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Planning in the
Information Age

Understanding the relationship between location, movement and activities


In most parts of the UK activities like these are going on:

  • groups of planning professionals and politicians are developing and debating strategic planning guidance - regional planning guidance, structure plans, unitary development plans, local development plans (etc)

  • planners and developers are thrashing out planning applications - from major office developments to changing the use of the domestic garage

  • Highway authorities are developing local transport plans - planning investment and looking for ways to limit the growth of car travel.

One thing is fairly certain about all these deliberations: no one is taking much notice of the new information and communication technologies (ICT) and their implications for the way we live and work.

The "death of distance"

The concept of a "shrinking world" has been around for well over 100 years. Mostly this has been seen in terms of the increased speed of and access to transport - steamships, trains, planes and automobiles. Telecommunications (telegraph, telephony) and broadcast technologies have also played their part in shrinking the world, though until the 1970s people rarely talked in terms of "virtual" mobility as an alternative to physical mobility. These technologies were seen and used as tools for supporting traditional ways of doing things.

It has been the convergence of telecommunications, broadcast and information technologies that has brought a substantial challenge to the way we do things. "Where in the world do you want to go today?" asks Bill Gates, as you ride his software around worlds of information. It's marketing hype, but it also expresses a valid concept. There are a host of activities - work, entertainment, learning, using government services - that we can access without (physically) going anywhere. And we are only in the first days of this new online world.

Commentators have spoken of the "Death of Distance" (the title of a book by economist Frances Cairncross). While clearly an exaggeration for effect, it is true to say that many of the obstacles previously imposed by geographical distance need no longer apply. And many individuals and organisations are already behaving as if they don't apply.

For urban and rural planning, this has clear implications. For example:

  • It is no longer a general requirement that people live fairly close to the place that they work

  • Organisations can employ people from anywhere in the world for many of the tasks they undertake

  • Organisations can employ more people in less (centralised) space

  • Goods can be more easily bought and sold over greater distances

  • People in principle do not need to travel as much to access goods and services - though more transport may be required for goods and services to come to them

  • Areas poorly favoured to compete economically due to their location may become more competitive - if the infrastructure and planning policies are supportive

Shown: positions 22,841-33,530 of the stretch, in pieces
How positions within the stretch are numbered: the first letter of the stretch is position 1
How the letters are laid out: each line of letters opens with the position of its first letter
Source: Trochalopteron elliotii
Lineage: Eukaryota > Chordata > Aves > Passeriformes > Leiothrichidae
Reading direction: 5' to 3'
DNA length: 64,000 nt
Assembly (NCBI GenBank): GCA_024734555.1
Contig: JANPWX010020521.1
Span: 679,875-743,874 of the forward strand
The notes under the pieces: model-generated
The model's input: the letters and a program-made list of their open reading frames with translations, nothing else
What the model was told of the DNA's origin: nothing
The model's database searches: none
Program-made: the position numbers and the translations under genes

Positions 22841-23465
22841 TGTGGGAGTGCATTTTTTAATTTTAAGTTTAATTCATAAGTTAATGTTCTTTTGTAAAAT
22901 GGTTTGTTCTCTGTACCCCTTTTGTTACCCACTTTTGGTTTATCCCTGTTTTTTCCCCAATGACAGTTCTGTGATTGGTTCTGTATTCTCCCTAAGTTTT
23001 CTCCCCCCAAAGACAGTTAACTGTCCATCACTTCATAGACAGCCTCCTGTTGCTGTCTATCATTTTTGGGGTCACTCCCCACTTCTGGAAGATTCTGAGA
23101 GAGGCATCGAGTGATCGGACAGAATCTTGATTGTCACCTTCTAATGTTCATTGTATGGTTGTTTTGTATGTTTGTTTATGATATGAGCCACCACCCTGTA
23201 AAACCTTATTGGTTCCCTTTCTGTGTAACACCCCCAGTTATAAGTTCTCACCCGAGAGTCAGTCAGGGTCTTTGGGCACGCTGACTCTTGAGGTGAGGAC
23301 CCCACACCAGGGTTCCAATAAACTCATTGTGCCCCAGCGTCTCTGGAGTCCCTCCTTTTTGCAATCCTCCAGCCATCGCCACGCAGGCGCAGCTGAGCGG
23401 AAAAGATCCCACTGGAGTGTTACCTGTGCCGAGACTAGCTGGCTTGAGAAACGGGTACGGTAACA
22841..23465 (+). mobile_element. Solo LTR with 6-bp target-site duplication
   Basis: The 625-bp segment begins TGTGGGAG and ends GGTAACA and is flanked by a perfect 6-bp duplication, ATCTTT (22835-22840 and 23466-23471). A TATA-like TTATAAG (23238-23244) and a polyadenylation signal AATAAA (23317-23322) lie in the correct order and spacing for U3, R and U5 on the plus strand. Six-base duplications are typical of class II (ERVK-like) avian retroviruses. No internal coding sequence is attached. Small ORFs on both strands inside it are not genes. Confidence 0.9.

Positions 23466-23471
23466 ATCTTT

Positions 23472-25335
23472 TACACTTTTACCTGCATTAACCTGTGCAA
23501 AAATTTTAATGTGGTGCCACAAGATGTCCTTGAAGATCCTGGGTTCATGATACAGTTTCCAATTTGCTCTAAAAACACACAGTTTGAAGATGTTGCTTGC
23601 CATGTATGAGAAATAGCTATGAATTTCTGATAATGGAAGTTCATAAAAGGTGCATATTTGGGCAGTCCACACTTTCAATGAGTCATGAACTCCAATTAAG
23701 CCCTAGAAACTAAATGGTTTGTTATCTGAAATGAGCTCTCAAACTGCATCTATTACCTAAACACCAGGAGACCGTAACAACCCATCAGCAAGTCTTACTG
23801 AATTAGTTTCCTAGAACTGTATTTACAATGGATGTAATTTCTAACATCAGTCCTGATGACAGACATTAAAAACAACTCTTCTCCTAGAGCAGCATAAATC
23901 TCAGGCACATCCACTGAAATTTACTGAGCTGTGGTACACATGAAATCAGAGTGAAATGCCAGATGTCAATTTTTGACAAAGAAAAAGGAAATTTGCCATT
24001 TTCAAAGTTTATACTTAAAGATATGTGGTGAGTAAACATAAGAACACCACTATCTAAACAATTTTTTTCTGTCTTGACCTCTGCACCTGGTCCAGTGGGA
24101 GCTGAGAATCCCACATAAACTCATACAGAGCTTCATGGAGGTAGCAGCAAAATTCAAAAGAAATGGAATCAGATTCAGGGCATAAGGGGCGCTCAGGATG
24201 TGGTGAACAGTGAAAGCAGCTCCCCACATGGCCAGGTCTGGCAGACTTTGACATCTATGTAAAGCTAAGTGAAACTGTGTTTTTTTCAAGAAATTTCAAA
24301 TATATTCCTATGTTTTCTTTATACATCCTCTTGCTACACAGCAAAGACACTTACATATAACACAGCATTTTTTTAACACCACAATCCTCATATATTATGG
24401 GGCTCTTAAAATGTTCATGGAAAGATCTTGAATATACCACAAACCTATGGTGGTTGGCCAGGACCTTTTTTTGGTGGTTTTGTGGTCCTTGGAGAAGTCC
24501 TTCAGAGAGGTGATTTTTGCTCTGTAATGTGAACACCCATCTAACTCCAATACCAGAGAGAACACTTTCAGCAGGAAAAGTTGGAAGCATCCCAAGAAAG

• ICT-based business development (probably) causes less loss of amenity through noise, pollution, constant vehicle movements etc, than older forms of business - so should the historic restrictions apply?

One of the difficulties is that we are at a transitional stage, where the outcome of these developments is not entirely clear. However, the planning system, like other forms of regulation, is primarily about restraint and limitations. Inappropriate restraints, based on historic preconceptions, may prove to be damaging to the development of prosperous and well-serviced communities. Such restraints may lock in poverty and inequalities while favouring less sustainable business and residential development.

Will people travel less or more in the "Information Age?"

Elsewhere in Flexibility we tackle in detail the questions concerning the effects of ICT on transport. In the research project we have recently completed for the UK Department for Transport, Local Government and the Regions (DTLR), our conclusions involve dividing up the questions into meaningful bites. ICT underpins more and more products and services. To treat ICT as a single phenomenon is not particularly helpful. It probably won't ever be possible to say whether ICT "as a whole" reduces or generates transport or has a neutral effect. If we could tot up a balance sheet, it wouldn't help in devising effective and targeted policies. The effects are, needless to say, complex.

To unravel the complexity, uses of ICT have to be distinguished and assessed. For example, asking the questions "What transport effects does telework produce?", and "What are the transport implications of e-commerce?", and so forth. These can be subdivided even further - such as "What are the transport effects of particular kinds of telework (home-based, mobile, etc)?", "Are there different transport effects from different models of e-commerce?", or "What are the transport effects of government e-services projects?".

Research into these areas is pretty much in its infancy. But some areas, like home-based and (tele)centre-based teleworking have been extensively measured for their transport effects. The conclusions run something like this:

  • home-based and centre-based teleworking have a direct traffic reduction effect